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Frequently Asked Questions

Q: How much does the McLean Law Firm charge for a consultation?

A: Our initial consultations are free and there is no obligation.

Q: How much does it cost to hire the McLean Law Firm?

A: Our fee for injury cases is a reasonable percentage of the amount recovered--usually 1/3.  If there is no recovery, there is no fee.  

Q: How does the McLean Law Firm decide whether or not to take a case?

A: I personally handle every case I take, so I must limit the number of cases I accept.  After meeting with a new client, I conduct a thorough investigation of the facts to be certain the case is on firm ground.  

Q: If I hire the McLean Law Firm, will I have to go to court?

A: I prepare every case as if it's going to trail. Insurance companies only pay fair value on a claim if they know we are ready and willing to try the case. The great majority of civil cases, however, are resolved before trial.

Q: How long do I have to file a law suit?

A: Every case is governed by a statute of limitations – a time limit – for settling the case or filing a law suit. If a case is neither settled nor filed within this time limit, the claim is barred forever by the passage of time.

The time limit depends upon the nature of the claim & jurisdiction where the claim arose. For example, the Kansas Statute of limitations for an injury claim based upon negligence is generally two years. The Missouri statute of limitations for that type of claim is generally five years. Other types of claims may have statutes of limitations as short as 90 days or as long as 10 years, or even longer.

The important thing to keep in mind is that, whatever the legal matter involved, there is a time limit for taking action. Sometimes that time limit is shorter then you might have imagined or heard. Questions about what statute of limitations applies in your particular case can only be answered on a case-by-case basis by a licensed experienced attorney.

Q: How long does a lawsuit take?

A: Each case is different. Once a lawsuit is filed, it typically takes six months to two years before a case goes to trail.

Q: What is a “personal injury” case?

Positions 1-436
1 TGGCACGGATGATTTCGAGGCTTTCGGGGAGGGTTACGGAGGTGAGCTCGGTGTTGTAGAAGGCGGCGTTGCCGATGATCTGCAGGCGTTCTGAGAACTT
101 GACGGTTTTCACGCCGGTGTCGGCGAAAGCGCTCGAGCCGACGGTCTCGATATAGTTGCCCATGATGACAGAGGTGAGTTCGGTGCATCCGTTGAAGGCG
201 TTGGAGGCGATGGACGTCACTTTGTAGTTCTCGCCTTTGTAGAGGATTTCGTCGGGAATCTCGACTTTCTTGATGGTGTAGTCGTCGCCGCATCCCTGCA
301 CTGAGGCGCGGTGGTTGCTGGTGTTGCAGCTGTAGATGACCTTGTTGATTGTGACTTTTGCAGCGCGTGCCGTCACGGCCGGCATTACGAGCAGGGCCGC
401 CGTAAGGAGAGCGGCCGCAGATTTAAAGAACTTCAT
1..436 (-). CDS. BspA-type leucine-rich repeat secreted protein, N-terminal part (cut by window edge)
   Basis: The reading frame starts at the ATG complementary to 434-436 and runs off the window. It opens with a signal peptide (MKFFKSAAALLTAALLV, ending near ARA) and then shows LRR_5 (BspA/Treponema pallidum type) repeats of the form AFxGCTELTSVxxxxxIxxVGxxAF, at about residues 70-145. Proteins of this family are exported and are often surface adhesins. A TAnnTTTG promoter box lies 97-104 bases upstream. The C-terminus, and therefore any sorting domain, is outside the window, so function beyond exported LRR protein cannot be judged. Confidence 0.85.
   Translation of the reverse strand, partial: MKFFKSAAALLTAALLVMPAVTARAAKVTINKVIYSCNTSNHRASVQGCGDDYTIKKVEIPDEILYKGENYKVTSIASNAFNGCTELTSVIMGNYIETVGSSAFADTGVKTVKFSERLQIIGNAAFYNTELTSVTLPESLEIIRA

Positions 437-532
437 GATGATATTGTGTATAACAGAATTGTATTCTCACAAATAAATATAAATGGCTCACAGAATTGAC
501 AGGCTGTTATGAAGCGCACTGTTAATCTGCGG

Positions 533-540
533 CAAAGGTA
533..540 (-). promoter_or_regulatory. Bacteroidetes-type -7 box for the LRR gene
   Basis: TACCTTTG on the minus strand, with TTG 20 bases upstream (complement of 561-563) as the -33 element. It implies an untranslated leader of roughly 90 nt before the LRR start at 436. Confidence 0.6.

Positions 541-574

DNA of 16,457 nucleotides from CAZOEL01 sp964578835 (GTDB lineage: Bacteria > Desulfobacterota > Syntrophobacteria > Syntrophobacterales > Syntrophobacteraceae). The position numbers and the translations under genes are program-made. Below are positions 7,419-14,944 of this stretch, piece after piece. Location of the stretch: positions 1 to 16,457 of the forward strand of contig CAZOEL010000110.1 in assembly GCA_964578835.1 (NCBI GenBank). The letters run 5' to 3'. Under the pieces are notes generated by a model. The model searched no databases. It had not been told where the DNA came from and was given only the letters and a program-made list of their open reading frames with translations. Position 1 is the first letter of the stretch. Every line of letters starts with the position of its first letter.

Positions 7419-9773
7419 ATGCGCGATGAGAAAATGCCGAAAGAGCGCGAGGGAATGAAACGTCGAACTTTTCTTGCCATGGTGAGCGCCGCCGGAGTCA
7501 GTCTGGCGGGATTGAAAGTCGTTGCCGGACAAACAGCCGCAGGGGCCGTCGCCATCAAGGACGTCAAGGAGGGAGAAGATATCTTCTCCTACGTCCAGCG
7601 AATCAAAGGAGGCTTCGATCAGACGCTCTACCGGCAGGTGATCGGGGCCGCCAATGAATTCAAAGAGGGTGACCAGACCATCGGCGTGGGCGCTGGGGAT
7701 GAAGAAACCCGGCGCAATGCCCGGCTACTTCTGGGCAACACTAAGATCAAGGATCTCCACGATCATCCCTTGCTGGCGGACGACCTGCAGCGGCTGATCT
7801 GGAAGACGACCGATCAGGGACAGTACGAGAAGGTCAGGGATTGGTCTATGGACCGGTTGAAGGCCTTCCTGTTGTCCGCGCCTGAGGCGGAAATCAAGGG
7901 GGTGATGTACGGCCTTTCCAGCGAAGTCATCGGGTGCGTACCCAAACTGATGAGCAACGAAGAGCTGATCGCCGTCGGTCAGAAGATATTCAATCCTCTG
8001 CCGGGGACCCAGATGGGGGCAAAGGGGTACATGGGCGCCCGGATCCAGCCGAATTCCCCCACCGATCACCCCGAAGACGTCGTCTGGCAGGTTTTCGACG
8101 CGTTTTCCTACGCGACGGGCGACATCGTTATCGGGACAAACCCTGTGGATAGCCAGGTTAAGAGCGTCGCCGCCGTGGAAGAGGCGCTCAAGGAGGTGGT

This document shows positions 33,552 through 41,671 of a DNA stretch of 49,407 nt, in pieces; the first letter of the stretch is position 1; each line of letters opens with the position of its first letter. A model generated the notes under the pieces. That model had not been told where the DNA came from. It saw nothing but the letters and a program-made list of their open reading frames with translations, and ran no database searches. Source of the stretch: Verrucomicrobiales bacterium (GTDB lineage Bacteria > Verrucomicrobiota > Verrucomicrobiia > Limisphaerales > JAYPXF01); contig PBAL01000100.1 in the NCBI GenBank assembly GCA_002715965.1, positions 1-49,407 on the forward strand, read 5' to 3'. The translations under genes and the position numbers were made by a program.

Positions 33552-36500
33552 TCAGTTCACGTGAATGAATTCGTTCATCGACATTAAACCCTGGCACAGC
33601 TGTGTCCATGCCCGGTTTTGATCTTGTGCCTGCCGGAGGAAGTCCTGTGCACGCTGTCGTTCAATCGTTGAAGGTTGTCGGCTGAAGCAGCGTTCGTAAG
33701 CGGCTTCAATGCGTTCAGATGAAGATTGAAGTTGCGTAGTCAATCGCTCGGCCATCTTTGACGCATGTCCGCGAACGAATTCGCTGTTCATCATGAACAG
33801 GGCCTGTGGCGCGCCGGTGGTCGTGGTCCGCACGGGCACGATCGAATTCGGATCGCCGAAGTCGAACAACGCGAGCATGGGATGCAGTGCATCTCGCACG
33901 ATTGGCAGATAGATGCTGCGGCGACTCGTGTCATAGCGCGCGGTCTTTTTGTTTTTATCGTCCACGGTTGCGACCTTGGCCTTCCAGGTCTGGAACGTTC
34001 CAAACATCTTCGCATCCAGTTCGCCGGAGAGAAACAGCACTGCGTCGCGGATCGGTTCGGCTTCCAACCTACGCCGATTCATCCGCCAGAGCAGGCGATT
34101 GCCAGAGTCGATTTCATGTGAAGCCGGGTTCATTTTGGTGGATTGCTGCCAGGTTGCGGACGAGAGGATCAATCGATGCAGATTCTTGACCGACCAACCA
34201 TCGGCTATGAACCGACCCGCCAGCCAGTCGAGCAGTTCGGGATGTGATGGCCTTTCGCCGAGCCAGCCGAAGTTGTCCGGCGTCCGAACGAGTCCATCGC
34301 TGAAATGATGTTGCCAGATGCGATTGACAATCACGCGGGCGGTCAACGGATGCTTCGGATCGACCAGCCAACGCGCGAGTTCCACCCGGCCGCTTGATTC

A: When a person is injured by the careless or intentional act of another, the injured person may have a personal injury claim. Personal injury claims can arise out of car crashes, construction accidents, criminal acts, defective products, animal attacks and unsafe conditions on property.

Q: What is a “wrongful death” case?

A: Wrongful death generally describes a claim where someone's careless or wrongful conduct caused the death of another. This type of claim is generally pursued by a close relative – a mother, father, son, daughter, brother or sister of the person who was fatally injured.

Q: How much is my case worth?

A: No one can tell you what your case is worth without a full investigation of the facts and a thorough review of your medical and employment records. Every case is different and must be evaluated on its own unique facts. The general categories of damages available for a person who is injured include:

  • Medical expenses, past and future . The expense must be shown to relate to the injuries caused by the wrongdoer. Usually an expert, such as a doctor, is necessary to testify about the cause of the injuries; the necessity for treatment and the reasonableness of the medical charges.
  • Lost wages, past and future : Again, it must be proved that any lost wages are related to the injuries caused by the wrongdoer. An economist is sometimes required to prove future lost wages.
  • Physical or mental disability : This is an element of damage designed to compensate for loss of function of the mind and/or body in the past or future. While this type of damage is not subject to a particular mathematical calculation, juries often take into account factors such as impairment ratings, medical restrictions and estimated life expectancy.
  • Pain and suffering, past and future: this element of damage is to compensate for the pain and suffering caused by an injury. While this type of damage is not subject to a particular mathematical calculation, juries often take into account factors such as frequency of pain and estimated life expectancy.

Q: What are punitive damages?

A: Punitive damages are designed to deter and punish conduct that the court deems to be outrageous and intentional, willful or extremely reckless. Punitive damages are not awarded in cases involving only negligent or careless conduct.

Q: How do I pronounce Roger's last name?

A: It is spelled McLean however pronounced like McLain. Common miss- spellings include: Roger Mclean, Roger McClean, Roger Maclean, Roger McClain, Roger McLain, Roger Mclain, Roger Maclain and Roger MacLain.